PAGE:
• I would argue that the Matroska container is widely supported. I am fairly convinced that I can put an MKV file on a USB flash drive and play it on any Samsung, Sony or Philips TV that is less than 3 years old.

    What I cannot do is play MKVs from a Sony Playstation or an AppleTV box. The most ridiculous thing about these devices is that they support most of the common video and audio codecs that are found in MKV files. But certain software and hardware manufacturers (fronted by Apple, Microsoft and Adobe) just refuse to support this particular container format (as well as a number of other popular open standards like the WebM container, (Ogg) Vorbis audio, Opus audio and FLAC audio). That is a political decision rather than a technical issue.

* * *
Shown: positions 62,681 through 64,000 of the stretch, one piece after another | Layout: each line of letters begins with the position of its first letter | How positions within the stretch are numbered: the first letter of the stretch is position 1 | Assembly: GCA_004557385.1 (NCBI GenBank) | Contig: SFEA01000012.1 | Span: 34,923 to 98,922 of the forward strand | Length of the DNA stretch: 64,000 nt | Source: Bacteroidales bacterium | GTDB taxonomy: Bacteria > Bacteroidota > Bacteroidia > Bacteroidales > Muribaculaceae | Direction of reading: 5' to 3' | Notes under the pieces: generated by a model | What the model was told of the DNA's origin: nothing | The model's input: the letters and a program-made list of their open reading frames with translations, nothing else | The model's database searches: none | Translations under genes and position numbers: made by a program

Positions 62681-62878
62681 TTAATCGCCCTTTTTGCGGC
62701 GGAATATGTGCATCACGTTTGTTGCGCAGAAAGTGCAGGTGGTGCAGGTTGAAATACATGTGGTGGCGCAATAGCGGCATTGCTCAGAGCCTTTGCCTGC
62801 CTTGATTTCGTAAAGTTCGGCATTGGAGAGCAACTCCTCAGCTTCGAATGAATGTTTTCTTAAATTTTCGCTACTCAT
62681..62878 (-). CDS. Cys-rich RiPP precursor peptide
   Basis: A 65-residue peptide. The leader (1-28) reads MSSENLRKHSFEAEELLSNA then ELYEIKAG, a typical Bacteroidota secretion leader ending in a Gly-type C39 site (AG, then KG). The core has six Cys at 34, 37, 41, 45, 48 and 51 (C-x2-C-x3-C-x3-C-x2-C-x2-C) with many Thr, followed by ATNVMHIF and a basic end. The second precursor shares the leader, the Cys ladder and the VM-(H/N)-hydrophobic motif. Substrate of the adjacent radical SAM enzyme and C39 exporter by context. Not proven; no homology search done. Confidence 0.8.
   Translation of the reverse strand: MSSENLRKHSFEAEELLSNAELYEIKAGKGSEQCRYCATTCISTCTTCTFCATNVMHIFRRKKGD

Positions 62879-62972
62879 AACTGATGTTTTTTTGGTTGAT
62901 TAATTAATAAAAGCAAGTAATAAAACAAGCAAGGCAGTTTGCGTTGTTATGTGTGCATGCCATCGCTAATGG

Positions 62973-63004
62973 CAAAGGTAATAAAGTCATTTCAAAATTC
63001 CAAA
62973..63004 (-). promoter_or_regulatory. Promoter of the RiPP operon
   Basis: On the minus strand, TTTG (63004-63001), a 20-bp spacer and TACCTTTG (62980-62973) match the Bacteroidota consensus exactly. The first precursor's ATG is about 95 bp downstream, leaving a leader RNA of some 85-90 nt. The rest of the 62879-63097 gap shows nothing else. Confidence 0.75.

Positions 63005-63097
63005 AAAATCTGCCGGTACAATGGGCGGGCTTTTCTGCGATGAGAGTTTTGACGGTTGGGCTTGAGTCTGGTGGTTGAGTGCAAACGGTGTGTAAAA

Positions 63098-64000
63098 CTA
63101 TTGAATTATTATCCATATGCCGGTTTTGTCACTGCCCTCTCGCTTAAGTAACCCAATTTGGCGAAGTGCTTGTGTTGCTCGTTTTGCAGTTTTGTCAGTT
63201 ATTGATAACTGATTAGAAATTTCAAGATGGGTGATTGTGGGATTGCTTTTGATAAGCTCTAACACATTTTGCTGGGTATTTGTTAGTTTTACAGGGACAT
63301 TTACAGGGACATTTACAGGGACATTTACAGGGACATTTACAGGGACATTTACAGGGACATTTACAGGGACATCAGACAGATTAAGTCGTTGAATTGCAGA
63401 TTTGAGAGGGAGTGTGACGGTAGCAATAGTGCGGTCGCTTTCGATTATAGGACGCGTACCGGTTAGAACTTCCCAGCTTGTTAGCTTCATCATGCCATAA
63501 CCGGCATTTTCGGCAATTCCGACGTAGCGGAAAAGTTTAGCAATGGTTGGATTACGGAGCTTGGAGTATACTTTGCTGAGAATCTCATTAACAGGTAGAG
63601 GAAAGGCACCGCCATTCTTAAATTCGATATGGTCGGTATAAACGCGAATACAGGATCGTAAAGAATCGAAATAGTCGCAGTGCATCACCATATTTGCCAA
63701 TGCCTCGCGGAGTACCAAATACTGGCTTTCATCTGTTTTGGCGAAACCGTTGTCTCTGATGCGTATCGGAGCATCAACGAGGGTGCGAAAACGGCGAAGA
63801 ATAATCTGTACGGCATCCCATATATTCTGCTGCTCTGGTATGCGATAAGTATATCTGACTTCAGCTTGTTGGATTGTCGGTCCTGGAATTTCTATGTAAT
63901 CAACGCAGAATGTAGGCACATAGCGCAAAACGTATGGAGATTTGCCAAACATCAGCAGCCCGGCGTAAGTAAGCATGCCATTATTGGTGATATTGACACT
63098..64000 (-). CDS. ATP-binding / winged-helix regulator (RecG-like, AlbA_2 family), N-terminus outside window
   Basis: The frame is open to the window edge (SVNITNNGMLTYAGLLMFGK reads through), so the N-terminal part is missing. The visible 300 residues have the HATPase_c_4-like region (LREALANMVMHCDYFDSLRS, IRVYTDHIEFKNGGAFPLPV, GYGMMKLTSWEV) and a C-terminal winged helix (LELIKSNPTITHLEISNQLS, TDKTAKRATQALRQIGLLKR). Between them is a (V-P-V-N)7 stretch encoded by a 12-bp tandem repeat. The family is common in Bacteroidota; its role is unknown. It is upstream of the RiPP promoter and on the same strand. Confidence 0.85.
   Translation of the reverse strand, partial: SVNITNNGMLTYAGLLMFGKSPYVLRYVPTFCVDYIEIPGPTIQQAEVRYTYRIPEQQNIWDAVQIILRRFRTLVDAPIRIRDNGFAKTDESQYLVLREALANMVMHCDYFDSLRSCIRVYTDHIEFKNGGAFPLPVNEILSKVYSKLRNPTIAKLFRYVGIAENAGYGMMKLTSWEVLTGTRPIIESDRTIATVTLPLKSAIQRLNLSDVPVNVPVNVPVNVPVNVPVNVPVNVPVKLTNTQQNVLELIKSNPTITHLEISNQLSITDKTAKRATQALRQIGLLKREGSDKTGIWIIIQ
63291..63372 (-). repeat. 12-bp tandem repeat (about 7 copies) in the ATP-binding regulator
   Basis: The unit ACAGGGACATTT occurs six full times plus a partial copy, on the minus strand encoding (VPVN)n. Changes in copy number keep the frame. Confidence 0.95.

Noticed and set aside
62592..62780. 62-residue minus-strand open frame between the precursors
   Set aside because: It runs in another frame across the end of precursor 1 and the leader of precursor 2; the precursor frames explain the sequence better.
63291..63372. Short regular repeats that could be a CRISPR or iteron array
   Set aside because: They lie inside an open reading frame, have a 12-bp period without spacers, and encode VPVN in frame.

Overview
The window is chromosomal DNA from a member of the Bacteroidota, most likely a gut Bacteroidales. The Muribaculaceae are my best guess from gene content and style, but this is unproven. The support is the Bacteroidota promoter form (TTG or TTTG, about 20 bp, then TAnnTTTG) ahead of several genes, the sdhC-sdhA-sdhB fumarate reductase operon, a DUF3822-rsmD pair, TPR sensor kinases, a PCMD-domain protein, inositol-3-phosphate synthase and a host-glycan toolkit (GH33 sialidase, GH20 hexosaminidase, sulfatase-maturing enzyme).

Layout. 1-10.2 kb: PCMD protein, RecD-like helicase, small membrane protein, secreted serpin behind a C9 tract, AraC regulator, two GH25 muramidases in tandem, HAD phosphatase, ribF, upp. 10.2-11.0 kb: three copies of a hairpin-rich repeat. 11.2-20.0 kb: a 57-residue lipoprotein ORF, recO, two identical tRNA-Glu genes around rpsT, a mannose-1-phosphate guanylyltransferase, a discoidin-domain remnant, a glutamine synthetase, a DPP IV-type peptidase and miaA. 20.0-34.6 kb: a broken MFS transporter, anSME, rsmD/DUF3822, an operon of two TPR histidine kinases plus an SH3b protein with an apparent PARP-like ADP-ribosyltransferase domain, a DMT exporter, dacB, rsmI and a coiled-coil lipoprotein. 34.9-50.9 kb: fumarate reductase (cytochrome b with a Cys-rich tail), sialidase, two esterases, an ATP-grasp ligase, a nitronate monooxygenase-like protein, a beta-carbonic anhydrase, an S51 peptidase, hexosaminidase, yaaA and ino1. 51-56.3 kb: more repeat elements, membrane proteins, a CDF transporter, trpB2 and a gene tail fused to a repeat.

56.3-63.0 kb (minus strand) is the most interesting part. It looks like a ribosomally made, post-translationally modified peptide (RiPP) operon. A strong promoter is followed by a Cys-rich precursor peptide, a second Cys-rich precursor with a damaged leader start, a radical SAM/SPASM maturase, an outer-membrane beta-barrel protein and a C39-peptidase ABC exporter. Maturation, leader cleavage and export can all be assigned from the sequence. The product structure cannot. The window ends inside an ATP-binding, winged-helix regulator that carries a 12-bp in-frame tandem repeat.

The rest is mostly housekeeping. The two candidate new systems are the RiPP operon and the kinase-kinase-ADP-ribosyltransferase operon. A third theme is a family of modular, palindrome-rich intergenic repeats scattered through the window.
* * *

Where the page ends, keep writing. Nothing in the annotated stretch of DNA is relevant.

Matroska is an ideal container format for long time video preservation, whereas hardware devices and various restricted commercial file formats all come and go. MKV has existed since 2002, and due to its flexibility, it will most likely outlive most of the other containers we are using today. I can put any video or audio format in a Matroska container. I will never be forced to transcode the original video and audio... And that is the biggest difference between MKV and all the others.


  • I used to use a Ps3 but found it to be a tremendous hassle. It doesn't play mkv and I had to change files into mp4. Cinavia pretty much put the final nail in the coffin for using the ps3

    My solution at the moment is my smartTV,connected to the network my NAS is on it plays both mkv & mp4 no problem. Not that I suggest you buy a new TV, but maybe get a cheap media streamer that plays any file format. Cheap ones tend to have the open formats mentioned above.

    Anyway to answer your question, I personally have not seen any difference in quality. Except a little image tearing but that is possibly where I ripped a DVD to mkv to mp4